Friday, August 12, 2016
ESA Exhibit Hall, Ft Lauderdale Convention Center
Diversity of maximum tree height has been found to increase in forests of lower latitudes. A tradeoff between maximum tree height and survival rate of seeds, seedlings, and saplings has been proposed to explain the coexistence of different statured tree species in forests. In this study, we tested this hypothesis using 9 years of seed and fruit rain as well as seedling data from the 16 hectare Luquillo Forest Dynamics Plot in the Luquillo Mountains of Puerto Rico. The Luquillo Forest Dynamics plot is a long term study established in 1990 that is located at 350m elevation in a subtropical wet forest according to the Holdridge life zone system. Land use history varies throughout the plot. Secondary forest covers the northern portion and the southern portion has experienced only some selective logging. For our study, seed survival (proportion of seedling recruits to conspecific seeds found in seed traps) and seedling survival were used as response variables, and tree height and seed mass were used as explanatory ones.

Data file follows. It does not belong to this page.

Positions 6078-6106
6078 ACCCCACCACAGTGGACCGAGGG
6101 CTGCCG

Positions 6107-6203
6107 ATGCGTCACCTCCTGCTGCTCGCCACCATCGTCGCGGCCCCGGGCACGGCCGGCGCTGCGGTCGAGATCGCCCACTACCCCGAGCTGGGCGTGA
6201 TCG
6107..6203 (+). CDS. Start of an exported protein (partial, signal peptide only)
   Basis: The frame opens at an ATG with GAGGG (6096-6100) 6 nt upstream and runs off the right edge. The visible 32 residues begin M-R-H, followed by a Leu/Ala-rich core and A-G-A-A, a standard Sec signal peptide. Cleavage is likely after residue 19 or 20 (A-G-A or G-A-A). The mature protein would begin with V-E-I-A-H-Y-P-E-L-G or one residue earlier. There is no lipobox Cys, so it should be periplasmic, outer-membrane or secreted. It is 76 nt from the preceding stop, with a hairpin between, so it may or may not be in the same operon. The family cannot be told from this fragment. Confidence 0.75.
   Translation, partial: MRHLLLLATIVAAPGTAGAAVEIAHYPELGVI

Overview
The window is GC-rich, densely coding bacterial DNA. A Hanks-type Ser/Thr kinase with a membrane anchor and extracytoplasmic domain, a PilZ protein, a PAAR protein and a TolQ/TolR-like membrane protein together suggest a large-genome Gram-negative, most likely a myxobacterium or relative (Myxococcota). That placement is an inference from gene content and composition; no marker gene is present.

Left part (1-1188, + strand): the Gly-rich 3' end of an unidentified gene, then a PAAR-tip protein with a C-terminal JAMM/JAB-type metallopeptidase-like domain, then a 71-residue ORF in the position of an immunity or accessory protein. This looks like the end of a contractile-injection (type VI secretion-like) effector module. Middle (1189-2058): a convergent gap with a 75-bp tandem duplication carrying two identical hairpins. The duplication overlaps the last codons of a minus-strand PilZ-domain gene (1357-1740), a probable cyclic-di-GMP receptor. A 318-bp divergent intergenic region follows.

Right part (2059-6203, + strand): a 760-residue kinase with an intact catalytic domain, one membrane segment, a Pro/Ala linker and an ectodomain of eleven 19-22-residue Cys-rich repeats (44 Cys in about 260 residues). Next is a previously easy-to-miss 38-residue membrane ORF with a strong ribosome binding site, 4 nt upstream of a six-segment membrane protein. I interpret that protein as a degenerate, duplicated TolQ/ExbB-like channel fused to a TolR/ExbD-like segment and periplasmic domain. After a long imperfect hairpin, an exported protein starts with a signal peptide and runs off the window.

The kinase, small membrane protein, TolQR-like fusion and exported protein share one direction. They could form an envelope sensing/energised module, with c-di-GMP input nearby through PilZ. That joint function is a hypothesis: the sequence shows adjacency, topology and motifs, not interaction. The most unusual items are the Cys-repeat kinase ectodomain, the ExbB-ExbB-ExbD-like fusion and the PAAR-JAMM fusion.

Results indicate that seed and seedling survival are significantly negatively related to maximum tree height, and positively related to seed size. There was an interactive effect of maximum tree height and seed size on seed survival. Increased seed mass tended to have less effect on increasing seed survival for large statured species. However, the effects of maximum tree height and seed size on seedling survival was not found to be interactive. These findings support the hypothesized tradeoff between maximum tree height and seed and seedling survival, and mirror similar findings in Panama.